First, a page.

because this defendant “had probable cause to believe that [the plaintiff] intentionally deprived
Ms. Weeks of the use and benefit of her property,” in violation of D.C. Code § 22-3211. Defs.’
Mem. P. & A. Supp. Defs.’ Mot. Dismiss (“Defs.’ Mem.”) at 5, ECF No. 13. According to the
defendants, none of the plaintiff’s factual allegations regarding his involvement in the alleged
criminal conduct or intent to commit a crime undermines the existence of probable cause. Id. at
5–6; Defs.’ Reply Pl.’s Opp’n Defs.’ Mot. Dismiss at 2–3, ECF No. 16. The defendants are
The Fourth Amendment requires that an officer effecting an arrest or initiating
prosecution have probable cause to do so. See U.S. CONST . amend. IV (“The right of the people
to be secure in their persons, houses, papers, and effects, against unreasonable searches and
seizures, shall not be violated, and no Warrants shall issue, but upon probable cause . . . .”). For
this reason, whether an arrest or prosecution is constitutionally valid will often turn on whether
probable cause existed. See Beck v. Ohio, 379 U.S. 89, 91 (1964) (“Whether [an] arrest was
constitutionally valid depends . . . upon whether, at the moment the arrest was made, the officers
had probable cause to make it . . . .”); Pitt v. District of Columbia, 491 F.3d 494, 510 (D.C. Cir.
2007) (“[M]alicious prosecution is actionable under the Fourth Amendment to the extent that the
defendant’s actions cause the plaintiff to be ‘seized’ without probable cause.”). Ordinarily,
however, an officer is entitled to qualified immunity, regardless of whether probable cause
existed in fact, “[w]here the alleged Fourth Amendment violation involves a search or seizure
pursuant to a warrant.” Messerschmidt, 565 U.S. at 546. In that circumstance, “the fact that a
neutral magistrate has issued a warrant is the clearest indication that the officers acted in an
objectively reasonable manner,” as required for the defense of qualified immunity to apply. Id.
As the Supreme Court has explained, “‘in the ordinary case, an officer cannot be expected to
question the magistrate’s probable-cause determination’ because ‘it is the magistrate’s
responsibility to determine whether the officer’s allegations establish probable cause and, if so,
to issue a warrant comporting in form with the requirements of the Fourth Amendment.’” Id. at
547 (alterations omitted) (quoting United States v. Leon, 468 U.S. 897, 921 (1984)).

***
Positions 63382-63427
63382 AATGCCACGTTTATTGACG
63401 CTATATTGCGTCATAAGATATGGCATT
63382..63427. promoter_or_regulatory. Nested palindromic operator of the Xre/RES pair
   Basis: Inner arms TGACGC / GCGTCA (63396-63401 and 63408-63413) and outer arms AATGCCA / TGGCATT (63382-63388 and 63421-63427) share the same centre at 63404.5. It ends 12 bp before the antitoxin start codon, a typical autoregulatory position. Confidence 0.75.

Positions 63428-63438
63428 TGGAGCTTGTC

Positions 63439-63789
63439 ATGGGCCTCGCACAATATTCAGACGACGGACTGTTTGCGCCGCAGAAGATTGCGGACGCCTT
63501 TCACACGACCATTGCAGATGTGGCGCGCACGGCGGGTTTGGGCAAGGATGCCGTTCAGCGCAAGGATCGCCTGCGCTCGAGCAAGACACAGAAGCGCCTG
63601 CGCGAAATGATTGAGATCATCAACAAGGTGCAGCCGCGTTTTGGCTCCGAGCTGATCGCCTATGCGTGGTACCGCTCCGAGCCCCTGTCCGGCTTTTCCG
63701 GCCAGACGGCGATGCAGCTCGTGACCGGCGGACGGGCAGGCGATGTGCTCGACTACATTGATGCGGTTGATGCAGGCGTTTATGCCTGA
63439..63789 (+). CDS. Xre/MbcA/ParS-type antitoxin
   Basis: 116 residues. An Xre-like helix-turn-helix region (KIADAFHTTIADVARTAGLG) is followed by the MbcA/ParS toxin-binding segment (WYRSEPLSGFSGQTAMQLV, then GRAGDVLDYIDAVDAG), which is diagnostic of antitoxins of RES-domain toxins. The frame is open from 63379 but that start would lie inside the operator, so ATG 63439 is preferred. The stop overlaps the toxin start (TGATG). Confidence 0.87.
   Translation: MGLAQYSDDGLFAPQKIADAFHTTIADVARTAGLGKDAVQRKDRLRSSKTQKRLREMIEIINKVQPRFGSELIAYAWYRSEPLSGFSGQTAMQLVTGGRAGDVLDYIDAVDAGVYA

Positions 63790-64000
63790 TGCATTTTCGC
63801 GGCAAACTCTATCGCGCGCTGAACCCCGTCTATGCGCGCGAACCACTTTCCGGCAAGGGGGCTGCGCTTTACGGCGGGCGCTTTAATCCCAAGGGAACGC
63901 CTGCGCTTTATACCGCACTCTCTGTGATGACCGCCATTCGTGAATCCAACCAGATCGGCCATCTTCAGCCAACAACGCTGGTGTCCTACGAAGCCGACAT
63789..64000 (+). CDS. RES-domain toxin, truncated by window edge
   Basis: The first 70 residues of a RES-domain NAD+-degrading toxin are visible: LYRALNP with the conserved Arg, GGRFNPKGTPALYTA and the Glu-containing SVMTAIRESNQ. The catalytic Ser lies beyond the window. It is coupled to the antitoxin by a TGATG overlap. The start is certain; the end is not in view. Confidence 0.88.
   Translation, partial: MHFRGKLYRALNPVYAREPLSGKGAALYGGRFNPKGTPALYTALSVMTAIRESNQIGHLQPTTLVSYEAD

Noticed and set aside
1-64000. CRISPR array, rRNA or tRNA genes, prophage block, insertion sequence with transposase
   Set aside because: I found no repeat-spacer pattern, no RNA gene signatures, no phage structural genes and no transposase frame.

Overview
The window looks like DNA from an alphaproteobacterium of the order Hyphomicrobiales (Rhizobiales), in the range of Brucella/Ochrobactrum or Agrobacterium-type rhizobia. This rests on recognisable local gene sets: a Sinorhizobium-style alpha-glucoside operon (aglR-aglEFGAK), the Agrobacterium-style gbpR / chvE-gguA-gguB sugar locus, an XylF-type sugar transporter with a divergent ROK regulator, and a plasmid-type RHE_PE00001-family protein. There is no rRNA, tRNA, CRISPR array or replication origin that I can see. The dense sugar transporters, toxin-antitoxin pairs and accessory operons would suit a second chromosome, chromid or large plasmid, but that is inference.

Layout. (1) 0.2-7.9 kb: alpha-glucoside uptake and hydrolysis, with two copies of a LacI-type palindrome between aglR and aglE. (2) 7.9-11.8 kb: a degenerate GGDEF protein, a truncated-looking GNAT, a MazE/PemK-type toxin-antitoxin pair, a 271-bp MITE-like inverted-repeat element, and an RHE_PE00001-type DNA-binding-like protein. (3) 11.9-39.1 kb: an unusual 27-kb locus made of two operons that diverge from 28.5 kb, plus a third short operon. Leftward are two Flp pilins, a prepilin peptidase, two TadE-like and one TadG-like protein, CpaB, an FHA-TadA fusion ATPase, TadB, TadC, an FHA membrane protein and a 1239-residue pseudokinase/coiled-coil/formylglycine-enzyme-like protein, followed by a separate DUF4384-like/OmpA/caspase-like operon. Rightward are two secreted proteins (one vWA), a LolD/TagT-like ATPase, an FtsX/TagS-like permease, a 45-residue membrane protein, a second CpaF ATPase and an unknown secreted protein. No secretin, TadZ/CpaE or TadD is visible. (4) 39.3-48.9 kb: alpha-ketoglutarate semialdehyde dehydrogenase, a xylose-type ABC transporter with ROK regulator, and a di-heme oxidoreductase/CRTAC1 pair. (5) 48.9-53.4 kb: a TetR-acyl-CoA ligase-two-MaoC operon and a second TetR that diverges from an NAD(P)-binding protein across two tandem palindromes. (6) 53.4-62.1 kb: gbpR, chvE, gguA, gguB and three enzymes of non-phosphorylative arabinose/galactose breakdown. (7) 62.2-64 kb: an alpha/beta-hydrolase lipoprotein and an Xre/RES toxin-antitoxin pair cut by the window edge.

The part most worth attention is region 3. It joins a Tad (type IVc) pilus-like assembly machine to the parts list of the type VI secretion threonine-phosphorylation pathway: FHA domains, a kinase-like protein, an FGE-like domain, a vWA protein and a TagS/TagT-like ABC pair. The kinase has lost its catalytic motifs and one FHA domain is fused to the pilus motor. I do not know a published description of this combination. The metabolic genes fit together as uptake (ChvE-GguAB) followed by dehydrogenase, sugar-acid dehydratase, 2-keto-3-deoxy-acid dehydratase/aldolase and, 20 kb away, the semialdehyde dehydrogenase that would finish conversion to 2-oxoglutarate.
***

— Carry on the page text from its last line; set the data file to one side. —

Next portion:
Accordingly, given the issuance of a warrant by a magistrate in the instant case, the plaintiff
wages an uphill battle in pressing his claims against Sergeant Clingerman.
“[I]n some circumstances,” however, an “officer will have no reasonable grounds for
believing that the warrant was properly issued.” Leon, 468 U.S. at 922–23 (footnote omitted).
For example, “if the magistrate or judge in issuing a warrant was misled” as to the existence of
probable cause by information included or omitted from the supporting affidavit by the executing
officer, or if the warrant was based on an affidavit “so lacking in indicia of probable cause as to
render official belief in its existence entirely unreasonable,” an officer may be liable. Id. at 923
(quoting Brown v. Illinois, 422 U.S. 590, 611 (1975) (Powell, J., concurring in part)); see
Messerschmidt, 565 U.S. at 547 (discussing this “narrow exception” and noting “the threshold
for establishing [it] is a high one, and it should be”). 2
In the instant case, the warrant and supporting affidavit executed by Sergeant Clingerman
are referenced in the First Amended Complaint but not provided by any party. In any event, the
plaintiff does not allege that the warrant was invalid on its face, but rather suggests that even
though the warrant was facially valid, the supporting affidavit was somehow flawed as a result of
misleading information or omissions material to the magistrate’s probable cause determination.
See Pl.’s Opp’n at 12 (averring “it was wrongfully indicated in the arrest warrant application
Complaint” that Fiona Weeks’s “International Passport” was “‘wrongfully obtained and used’
by” the plaintiff). Notwithstanding the vagueness of the plaintiff’s allegations regarding the
precise flaws alleged in the affidavit, review of the First Amended Complaint, which focuses on
the lack of any probable cause, reveals ample information for resolution of the parties’
contentions regarding Sergeant Clingerman’s entitlement to the shield of qualified immunity. In
other words, if the plaintiff’s factual allegations, the truth of which are assumed, fail to show a
lack of probable cause, the plaintiff will not have “ma[d]e out a violation of a constitutional
right” as required by the first prong of the qualified immunity analysis to remove that defense’s
protection. Pearson, 555 U.S. at 232. Thus, while an officer may be entitled to qualified
immunity even where probable cause is lacking, the existence of probable cause necessarily
entitles him to that defense. In addition, as is explained infra Part III.B, if the plaintiff has failed
to plead facts sufficient to show a violation of a constitutional right, the plaintiff’s § 1983 claim
against the District will also necessarily fail, obviating the need for the Court to consider other
While its decision in Leon addressed qualified immunity in the context of a suppression hearing, the
Supreme Court has applied the same standard to an officer’s request for an arrest warrant. See Malley v. Briggs, 475
U.S. 335, 344–45 (1986).
arguments of the parties regarding the District’s liability. Finally, if probable cause exists, the